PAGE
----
The Arduino site has a separate section called Getting Started w/ Arduino on Windows  (since I am using Windows) which states in 9 simple steps the way to get the Arduino up and running.

It’s just a matter of finding a USB cable, downloading the environment, connecting the board to the computer, installing the drivers and lanching the application. Nothing really looks like it can go wrong but then Windows kept telling me it could not locate drivers. I found out that quite a few people have faced this issue and most forums suggest fixing the issue by changing some computer registers. I am not a fan of tampering with registers and well after some trial and error, I got rid of it.

The Arduino site states “browse to the drivers/FTDI USB Drivers directory of the Arduino distribution” but I left the destination at drivers and that seems to have fixed the issue. (Do not ask me why or how. I have NO clue.)

Now, the Arduino environment comes loaded with some examples of simple and basic sketches that are pretty useful in checking the basic functioning of the entire set up at any point of time. So well, the next thing to do was to run the most basic sketch found in those examples – Blink. It makes the LED go on and off every second.

You can use either the on-board LED (connected to Digital Pin13) or use your own LED on another pin. Connecting the LED is straight forward enough. You just have to make sure the LED is connected in the right direction. The order look something like this:

output pin of Arduino-> resistor -> anode of LED (longer leg) -> LED  itself -> cathode of LED (shorter leg) -> GND pin of Arduino

Connecting LED to Arduino

Connecting LED to Arduino

The rest of the steps flowed smoothly enough and I had a nice blinking LED!!

The Blinking LED

The Blinking LED

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My First Arduino

I am undergoing a geeky transformation. I never thought this thing could excite me but OMG! it’s AMAZING!

I got my first Arduino!!!!

For the uninitiated, Arduino is an open source hardware. It’s simply a microprocessor board that comes with all the basics things to get the microprocessor running. So all you have to do, is download the Arduino environment, plug the board to your laptop, add in any external hardware that you need and write amazing programs!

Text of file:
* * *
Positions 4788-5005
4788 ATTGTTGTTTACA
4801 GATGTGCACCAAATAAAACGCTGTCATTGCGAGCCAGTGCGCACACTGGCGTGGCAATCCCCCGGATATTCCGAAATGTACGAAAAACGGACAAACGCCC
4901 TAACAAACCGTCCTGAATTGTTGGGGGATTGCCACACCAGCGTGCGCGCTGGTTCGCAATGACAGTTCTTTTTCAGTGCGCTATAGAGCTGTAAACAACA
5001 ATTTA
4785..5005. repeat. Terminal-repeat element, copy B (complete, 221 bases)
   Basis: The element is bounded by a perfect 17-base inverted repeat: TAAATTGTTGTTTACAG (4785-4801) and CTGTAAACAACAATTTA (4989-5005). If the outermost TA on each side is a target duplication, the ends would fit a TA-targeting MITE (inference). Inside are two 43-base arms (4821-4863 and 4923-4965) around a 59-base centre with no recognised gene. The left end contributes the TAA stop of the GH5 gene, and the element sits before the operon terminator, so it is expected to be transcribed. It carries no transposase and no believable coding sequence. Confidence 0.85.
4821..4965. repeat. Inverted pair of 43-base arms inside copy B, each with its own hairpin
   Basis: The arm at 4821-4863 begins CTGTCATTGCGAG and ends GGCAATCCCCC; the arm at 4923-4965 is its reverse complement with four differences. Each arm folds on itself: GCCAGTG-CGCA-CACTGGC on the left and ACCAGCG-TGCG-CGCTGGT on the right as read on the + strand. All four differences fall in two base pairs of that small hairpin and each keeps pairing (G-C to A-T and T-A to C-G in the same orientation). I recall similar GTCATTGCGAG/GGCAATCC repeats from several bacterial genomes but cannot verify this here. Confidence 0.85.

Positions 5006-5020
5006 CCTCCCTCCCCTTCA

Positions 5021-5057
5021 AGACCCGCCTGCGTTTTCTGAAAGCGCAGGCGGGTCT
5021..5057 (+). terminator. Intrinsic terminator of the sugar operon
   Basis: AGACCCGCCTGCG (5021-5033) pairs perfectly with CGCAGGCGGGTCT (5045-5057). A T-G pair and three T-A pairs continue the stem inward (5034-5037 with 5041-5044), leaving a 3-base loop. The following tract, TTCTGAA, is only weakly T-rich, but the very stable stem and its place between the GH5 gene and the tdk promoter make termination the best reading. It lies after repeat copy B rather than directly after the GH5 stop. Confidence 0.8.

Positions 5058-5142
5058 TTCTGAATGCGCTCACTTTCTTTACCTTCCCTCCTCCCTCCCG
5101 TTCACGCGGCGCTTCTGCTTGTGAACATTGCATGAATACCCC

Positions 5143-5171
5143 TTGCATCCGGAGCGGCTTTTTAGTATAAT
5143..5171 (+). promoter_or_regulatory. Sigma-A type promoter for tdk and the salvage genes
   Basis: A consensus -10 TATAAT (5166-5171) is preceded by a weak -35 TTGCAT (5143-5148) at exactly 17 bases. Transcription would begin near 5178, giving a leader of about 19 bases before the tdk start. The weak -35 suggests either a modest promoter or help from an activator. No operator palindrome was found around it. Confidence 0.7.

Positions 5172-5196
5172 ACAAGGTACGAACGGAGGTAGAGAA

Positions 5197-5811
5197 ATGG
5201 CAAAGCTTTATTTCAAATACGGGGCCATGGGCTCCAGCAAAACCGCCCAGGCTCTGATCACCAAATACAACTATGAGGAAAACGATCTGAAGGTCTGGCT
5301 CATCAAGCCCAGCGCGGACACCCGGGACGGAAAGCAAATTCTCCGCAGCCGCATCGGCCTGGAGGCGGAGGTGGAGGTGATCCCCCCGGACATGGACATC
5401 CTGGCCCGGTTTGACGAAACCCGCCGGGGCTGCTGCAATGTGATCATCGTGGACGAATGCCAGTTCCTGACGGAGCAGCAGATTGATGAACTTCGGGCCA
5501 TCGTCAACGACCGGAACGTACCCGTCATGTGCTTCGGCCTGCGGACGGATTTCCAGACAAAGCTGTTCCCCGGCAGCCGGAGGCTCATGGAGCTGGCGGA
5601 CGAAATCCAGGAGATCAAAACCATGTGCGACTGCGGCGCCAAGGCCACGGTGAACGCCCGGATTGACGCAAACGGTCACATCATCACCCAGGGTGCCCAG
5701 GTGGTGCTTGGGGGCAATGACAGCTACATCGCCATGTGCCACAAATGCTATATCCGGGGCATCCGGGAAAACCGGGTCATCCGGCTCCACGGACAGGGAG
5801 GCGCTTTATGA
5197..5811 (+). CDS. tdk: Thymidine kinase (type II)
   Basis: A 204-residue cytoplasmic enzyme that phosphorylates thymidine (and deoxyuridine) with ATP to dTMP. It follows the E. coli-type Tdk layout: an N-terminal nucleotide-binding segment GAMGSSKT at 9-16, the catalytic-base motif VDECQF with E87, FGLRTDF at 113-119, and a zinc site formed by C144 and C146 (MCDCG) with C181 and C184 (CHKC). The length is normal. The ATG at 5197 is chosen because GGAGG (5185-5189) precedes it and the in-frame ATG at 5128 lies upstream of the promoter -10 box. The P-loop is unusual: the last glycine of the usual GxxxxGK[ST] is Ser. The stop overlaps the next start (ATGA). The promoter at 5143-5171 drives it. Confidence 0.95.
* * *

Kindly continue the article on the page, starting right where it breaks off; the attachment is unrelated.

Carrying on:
The Arduino language itself is very simple. It is merely a set of C/C++ functions which undergo a few change as they are compiled. The ‘sketch’, as it is known has a setup() that I compare to the main() in C language and a loop(). The setup() is run only once at the start or at reset. It is use to initialize variables, pin modes and start using libraries. The loop() usually contains the major section of the code and runs over and over again. It responds to changes and is used to control the board. Then, there are libraries that have been developed, by Arduino and other users, which further simplify things like writing to LCDs and getting input form a keypad. All this is done in the Arduino environment which looks like this.

Arduino Environment

Arduino Environment

There are a whole lot of Arduino boards to choose from. I picked a Arduino Mega– an awesome Arduino board based on the 8 bit ATmega2560. It has 54 digital input/output pins (of which 14 can be used as PWM outputs), 16 analog inputs, 4 UARTs (hardware serial ports), a 16 MHz crystal oscillator, a USB connection, a power jack, an ICSP header, and a reset button. It plugs into a computer with a standard USB cable.

Arduino Mega 2560 R3

Arduino Mega 2560 R3

The board came in a rather pretty package (oh yes, presentation matters!) and for my life, I didn’t imagine it to be this small! I know it says “4 and2.1 inches” (approx. 10cm by 5 cm) on the site but how small that is hit me only once i saw the board. But well, the board is pretty big when compared to the other Arduinos.

Arduino 2560 Box / Package

Arduino 2560 Box

So, I have unwrapped my first Arduino and just started tinkering around with the board. Let’s see how it goes!